Spring Fiction PREVIEW: The Jokes by Stephen Thomas

Question: How can we capture the complex drama of human existence — its triumphs and defeats, its crossroads, vicissitudes of the heart, major and minor setbacks, all the good, the bad and the meh– and reduce life’s richness to a tweetable size?

Answer: We can’t. But we can read Stephen Thomas’ The Jokes, and that may be as close we’ll ever get.

 

Jokes-cover-72-dpi

For people with a hunch that their personal history is culminating toward some overly elaborate and nonconsensual punchline, BookThug invites you inside Stephen Thomas’ debut collection of very short stories, The Jokes (forthcoming March 15).

Presented in the form of a series of moments in a social media–like ‘feed,’ these stories riff on the form of ‘the joke’. Sad and funny, hopeful and ecstatic, nostalgic and cerebral, the vignettes in The Jokes offer a very personal, yet amazingly relatable entry-point into some of the big ideas that trouble our times—gender identity, sexuality, life and death, and ways of being in the world—all while coloured by touches of weird otherworldliness that living in someone else’s social media feed can bring.

In this collection of bite-size stories, ranging in length from a full page to a single sentence, you’ll find recognizable characters in situations that can feel altogether too familiar: A woman deciding what to wear is gripped by the notion that she has nothing to live for. A war veteran has an identity crisis on a beach. A ex-pizza delivery man smashes his boss’s car. A woman sits at her desk and faces the reality of an entirely unimportant day.

Excerpt from The Jokes by Stephen Thomas

Day

The balloon

The Piercing

At the heart of each “joke” lies an epiphany that upsets the balance of the character’s life; or just as often, we witness the absence of an expected epiphany, which is equally jarring. As Thomas explains, these are “stories in which the figure and the ground seem to switch”. Like a good comedian, he is aware that the spark of his stories depends on good timing and surprise, and he knows how to win our attention, toy with our expectations and throw us off balance.

By turns profound and banal, hopeful and cynical, Thomas presents a rich array of human crises, each with their unique triggers and manifestations, and each developed with an economy that gives them their punch. Despite the considerable constraints of his formal approach, Thomas reaches incredible depth of character and emotion . His stories are charged with a tension between what is revealed and what remains hidden, and the brief and intimate glimpses that Thomas does allow us are hardly contained by their limited space, seeking expansion in our imaginations and threatening to extend into our own lives.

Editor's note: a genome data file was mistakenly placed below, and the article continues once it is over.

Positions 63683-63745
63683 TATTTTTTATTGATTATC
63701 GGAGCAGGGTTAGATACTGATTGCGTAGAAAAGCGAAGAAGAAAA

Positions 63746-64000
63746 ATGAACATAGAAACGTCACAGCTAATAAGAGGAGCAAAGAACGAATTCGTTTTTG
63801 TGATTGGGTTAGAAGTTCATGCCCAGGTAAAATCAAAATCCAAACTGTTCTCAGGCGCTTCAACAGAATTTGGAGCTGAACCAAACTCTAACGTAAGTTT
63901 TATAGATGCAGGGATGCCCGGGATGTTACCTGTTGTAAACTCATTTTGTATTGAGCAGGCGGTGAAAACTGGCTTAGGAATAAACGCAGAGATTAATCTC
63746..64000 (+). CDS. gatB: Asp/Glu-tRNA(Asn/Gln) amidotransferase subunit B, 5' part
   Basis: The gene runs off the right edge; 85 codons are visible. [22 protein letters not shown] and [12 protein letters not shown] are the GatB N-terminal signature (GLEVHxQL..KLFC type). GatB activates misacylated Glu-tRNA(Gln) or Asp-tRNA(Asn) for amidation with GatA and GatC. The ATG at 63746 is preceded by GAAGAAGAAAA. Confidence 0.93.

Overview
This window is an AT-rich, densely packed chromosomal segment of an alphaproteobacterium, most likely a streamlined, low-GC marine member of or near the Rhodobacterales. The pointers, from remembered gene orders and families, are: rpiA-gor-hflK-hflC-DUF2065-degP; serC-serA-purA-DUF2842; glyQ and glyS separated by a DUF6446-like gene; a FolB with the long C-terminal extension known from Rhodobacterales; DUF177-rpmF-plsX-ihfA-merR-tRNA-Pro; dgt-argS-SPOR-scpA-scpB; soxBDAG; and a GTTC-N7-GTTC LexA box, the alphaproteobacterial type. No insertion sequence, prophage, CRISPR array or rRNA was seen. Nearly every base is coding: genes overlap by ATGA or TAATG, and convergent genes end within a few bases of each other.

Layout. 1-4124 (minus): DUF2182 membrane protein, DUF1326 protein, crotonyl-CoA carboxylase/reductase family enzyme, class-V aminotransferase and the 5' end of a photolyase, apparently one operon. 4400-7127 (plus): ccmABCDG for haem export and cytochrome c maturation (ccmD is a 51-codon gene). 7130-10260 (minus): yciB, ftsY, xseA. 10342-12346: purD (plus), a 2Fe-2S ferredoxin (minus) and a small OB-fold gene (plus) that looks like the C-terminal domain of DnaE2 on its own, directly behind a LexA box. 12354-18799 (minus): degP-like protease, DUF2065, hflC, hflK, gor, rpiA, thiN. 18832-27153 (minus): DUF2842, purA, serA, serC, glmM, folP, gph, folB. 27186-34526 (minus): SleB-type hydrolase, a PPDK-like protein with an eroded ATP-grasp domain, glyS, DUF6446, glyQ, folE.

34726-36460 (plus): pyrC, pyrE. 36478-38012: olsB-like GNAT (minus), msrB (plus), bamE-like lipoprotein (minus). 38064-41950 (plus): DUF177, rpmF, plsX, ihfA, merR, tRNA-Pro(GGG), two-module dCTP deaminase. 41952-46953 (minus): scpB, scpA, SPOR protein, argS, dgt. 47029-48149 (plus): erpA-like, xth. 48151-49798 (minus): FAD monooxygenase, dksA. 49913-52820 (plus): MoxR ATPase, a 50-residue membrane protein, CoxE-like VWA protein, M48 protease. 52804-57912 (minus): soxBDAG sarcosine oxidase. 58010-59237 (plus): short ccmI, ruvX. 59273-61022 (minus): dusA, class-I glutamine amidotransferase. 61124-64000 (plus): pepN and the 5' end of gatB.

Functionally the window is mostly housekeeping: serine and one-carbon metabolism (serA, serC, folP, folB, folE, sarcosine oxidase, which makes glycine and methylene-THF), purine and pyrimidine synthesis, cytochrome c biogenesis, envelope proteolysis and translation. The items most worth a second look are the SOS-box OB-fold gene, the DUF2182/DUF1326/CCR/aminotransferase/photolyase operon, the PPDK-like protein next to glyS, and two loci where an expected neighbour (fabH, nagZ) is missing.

Advance Praise for The Jokes:

“Stephen Thomas is a writer who’s smart, thoughtful, engaging, but also mischievous, like a little kid who knows he shouldn’t misbehave, but does it anyway. His debut collection, The Jokes, feels to me like an absent-minded Lydia Davis trying to write deadpan comedy skits for Cartoon Network’s Tim & Eric. It’s anti-humour that’s actually funny, sketches in which nothing is ever resolved, mini-stories that start at Point A and then seem to forget what they were even talking about. This is a book full of surprises.” —Guillaume Morissette, author of New Tab

“Lydia Davis and Etgar Keret move in together and decide to adopt a son. They settle on Stephen Thomas. He has a pithy style and a funny bone. Years later, at the launch of his book The Jokes, Stephen reads a little story. It packs a novel’s worth of material into two short paragraphs. At the back of the room, sipping their red wine, Lydia and Etgar beam.” —Neil Smith, author of Boo

“Stephen Thomas writes little stories, but be wary of little things: they punch and expand and bruise and heal and break and reveal; they are revelatory. If you are an addict, the stories in Stephen Thomas’s The Jokes will be your next drug of choice. Not only can you not read just one, you must binge—and so you turn the page, blissful and aching.” —Lily Hoang, author of Changing

Pre-order your copy of The Jokes here.

Interviews with Stephen Thomas:

Something Totally New: Part One of Stephen Thomas in Conversation with Jess Taylor —Open Book Toronto

Telling a Story that Works: Part Two of Stephen Thomas in Conversation with Jess Taylor —Open Book Toronto

Upcoming Events:

Catch Stephen Thomas at BookThug’s Spring 2016 Book Launch Party:

Thursdsay April 21, 2016
Where: The Garrison (1197 Dundas Street W., Toronto, ON)
Time: 7:00-11:00 pm
Free. All are welcome.
More info coming soon.

For more information on upcoming events, check out BookThug’s event page.

Stephen Thomas_author photo_hi res_ Credit Sarah Bodrie

Photo Credit: Sarah Bodri

Stephen Thomas is a Toronto-based writer of fiction, nonfiction, plays, and Facebook statuses. His work has appeared in numerous publications, including Hazlitt, Playboy, The Atlantic‘s CityLab blog, DIAGRAM, Little Brother, The Seneca Review, The Fanzine, The Puritan, and Definitely Not the Opera (CBC-Radio One). He has been awarded a Truman Capote Scholarship, an Edward F. Albee Fellowship (Summer 2012), and has been nominated for a National Magazine Award (2015) and inclusion in Best American Experimental Writing (2015). The Jokes was shortlisted for the Metatron Prize for Rising Authors of Contemporary Literature, and is Thomas’s debut flash-fiction collection, launching in the Spring of 2016. Learn more atwww.stephenthomaswriter.com.

 

 

 

 

 

 

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2 thoughts on “Spring Fiction PREVIEW: The Jokes by Stephen Thomas

  1. After reading some of Stephen’s essays and stories I’m looking forward to his book. Sure to be lots on witty thoughtful tidbits in the collection. I predict a new favourite spring break read.

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